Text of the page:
EquiPay splits bills equitably, not equally

EquiPay is a soon-to-launch app that takes income inequalities into account when splitting bills among large parties.

“For centuries, women and people of color have worked day in and day out only to be burdened by unequal pay for equal work,” Malbroux said.

The idea behind EquiPay is to split the check equitably, not equally. EquiPay “developed a complex algorithm that takes into account history,” Malbroux said. It takes income data from the U.S. Department of Labor and splits the bill based on racial and gender income differences.

For instance, if a black woman were out for dinner with a white man and a white woman, the white man would pay the most, and the black woman would pay the least.

To give it a twist, the app allows individuals to protest against the split with a series of excuses like, “I’m unconventionally unattractive,” “I’ve spent $400 on improv classes,” and “I’m aware of my privilege.” When selecting “this isn’t an issue anymore,” the app will proceed to display stats on the wage gap.

This seems to be a great idea for the underprivileged, but creators of EquiPay have found a way to attract the attention of privileged white collars as well.

“We at EquiPay know people love social recognition for being socially conscious, so we’ve created a share feature,” Malbroux said.

Malbroux’s goal is not to make money— she is more excited to see what will come from this socially conscious creation.

Article via TechCrunch, 20 February 2016
Photo: Eat Money by Lynne Hand [Creative Commons Attribution-NonCommercial-NoDerivs]


Bitcoins could buy energy for less

Researchers discovered the technology behind Bitcoin that could help cut energy bills.

Technologists of Accenture have created a blockchain-based smart plug that can track power consumption and search for cheaper energy sources minute-by-minute. The current blockchain serves as the automated ledger that oversees Bitcoin and keeps tracks of where coins are spent.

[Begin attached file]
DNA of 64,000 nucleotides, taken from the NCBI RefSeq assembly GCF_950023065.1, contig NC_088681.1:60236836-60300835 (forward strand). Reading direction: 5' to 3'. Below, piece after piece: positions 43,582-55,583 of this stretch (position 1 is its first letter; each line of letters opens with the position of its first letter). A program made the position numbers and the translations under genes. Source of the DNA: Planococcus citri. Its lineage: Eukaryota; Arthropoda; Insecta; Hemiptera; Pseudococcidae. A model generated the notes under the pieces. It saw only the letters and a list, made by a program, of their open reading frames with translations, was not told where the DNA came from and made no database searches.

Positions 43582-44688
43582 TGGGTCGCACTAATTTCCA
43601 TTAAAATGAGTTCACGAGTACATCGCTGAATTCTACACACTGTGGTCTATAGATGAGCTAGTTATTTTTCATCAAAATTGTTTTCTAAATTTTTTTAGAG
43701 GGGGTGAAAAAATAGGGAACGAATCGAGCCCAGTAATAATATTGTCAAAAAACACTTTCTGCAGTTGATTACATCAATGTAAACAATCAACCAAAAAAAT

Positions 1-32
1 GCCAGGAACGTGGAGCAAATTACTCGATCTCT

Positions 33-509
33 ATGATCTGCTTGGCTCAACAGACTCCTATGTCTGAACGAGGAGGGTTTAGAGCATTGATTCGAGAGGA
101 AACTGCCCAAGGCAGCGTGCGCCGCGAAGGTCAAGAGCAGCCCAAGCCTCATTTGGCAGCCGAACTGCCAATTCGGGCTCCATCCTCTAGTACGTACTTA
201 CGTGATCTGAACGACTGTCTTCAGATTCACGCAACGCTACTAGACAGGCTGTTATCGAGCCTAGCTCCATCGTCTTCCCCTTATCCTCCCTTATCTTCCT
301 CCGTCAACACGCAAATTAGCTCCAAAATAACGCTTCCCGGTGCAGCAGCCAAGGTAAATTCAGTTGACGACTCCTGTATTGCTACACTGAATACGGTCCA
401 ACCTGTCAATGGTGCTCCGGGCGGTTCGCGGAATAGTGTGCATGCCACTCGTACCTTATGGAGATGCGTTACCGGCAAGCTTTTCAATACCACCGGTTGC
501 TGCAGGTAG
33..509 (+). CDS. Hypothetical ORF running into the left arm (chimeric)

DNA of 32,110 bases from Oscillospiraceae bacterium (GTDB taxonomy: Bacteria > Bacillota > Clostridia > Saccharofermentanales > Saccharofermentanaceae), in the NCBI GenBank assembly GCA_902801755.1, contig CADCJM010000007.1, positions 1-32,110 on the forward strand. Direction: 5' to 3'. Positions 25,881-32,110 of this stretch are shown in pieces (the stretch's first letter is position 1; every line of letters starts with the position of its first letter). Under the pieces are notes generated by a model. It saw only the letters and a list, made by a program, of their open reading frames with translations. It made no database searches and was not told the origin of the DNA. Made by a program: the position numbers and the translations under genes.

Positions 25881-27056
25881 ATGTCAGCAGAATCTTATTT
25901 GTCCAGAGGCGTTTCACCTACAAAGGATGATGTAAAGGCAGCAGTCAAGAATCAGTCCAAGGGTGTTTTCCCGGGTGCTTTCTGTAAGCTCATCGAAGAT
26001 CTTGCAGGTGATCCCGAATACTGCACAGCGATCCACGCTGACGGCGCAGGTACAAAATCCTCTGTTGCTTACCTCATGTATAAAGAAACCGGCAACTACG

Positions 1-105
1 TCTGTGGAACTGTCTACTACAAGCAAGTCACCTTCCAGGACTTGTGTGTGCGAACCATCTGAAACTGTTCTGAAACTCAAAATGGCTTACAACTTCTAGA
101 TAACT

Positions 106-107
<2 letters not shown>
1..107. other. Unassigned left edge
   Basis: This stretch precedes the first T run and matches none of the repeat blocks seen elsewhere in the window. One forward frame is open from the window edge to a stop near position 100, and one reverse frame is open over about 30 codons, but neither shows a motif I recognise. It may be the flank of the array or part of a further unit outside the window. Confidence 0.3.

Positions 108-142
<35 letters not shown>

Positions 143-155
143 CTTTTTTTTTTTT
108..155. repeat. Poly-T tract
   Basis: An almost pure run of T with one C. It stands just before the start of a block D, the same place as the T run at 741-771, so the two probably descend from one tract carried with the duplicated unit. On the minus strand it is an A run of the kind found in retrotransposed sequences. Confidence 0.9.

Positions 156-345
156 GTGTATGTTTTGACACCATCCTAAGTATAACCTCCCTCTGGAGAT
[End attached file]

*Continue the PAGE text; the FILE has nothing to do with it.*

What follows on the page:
The plug modifies the basic Bitcoin blockchain technology to make it actively look for cheaper power suppliers, which could help people living on low earnings who use prepayment meters that operate on a “pay-as-you-go” basis. Accenture has also adapted the blockchain to allow customers to actively negotiate deals, rather than simply signing contracts and confirming transaction records.

“It’s about how we put more business behaviour or logic into the blockchain,” said Emmanual Viale, head of the Accenture team at the firm’s French research lab.

The prototype works with other appliances in the house so when demand for energy is high, it searches for different suppliers and uses the modified blockchain to switch to the cheaper source. According to Accenture research, the modified blockchain would be able to save individuals using prepayment meters in the UK up to £660 million annually.

Although the Accenture system is still just a concept, it has huge potential to make energy use more affordable.

Article via BBC, 19 February 2016
Photo: Bitcoin by Chris Pirillo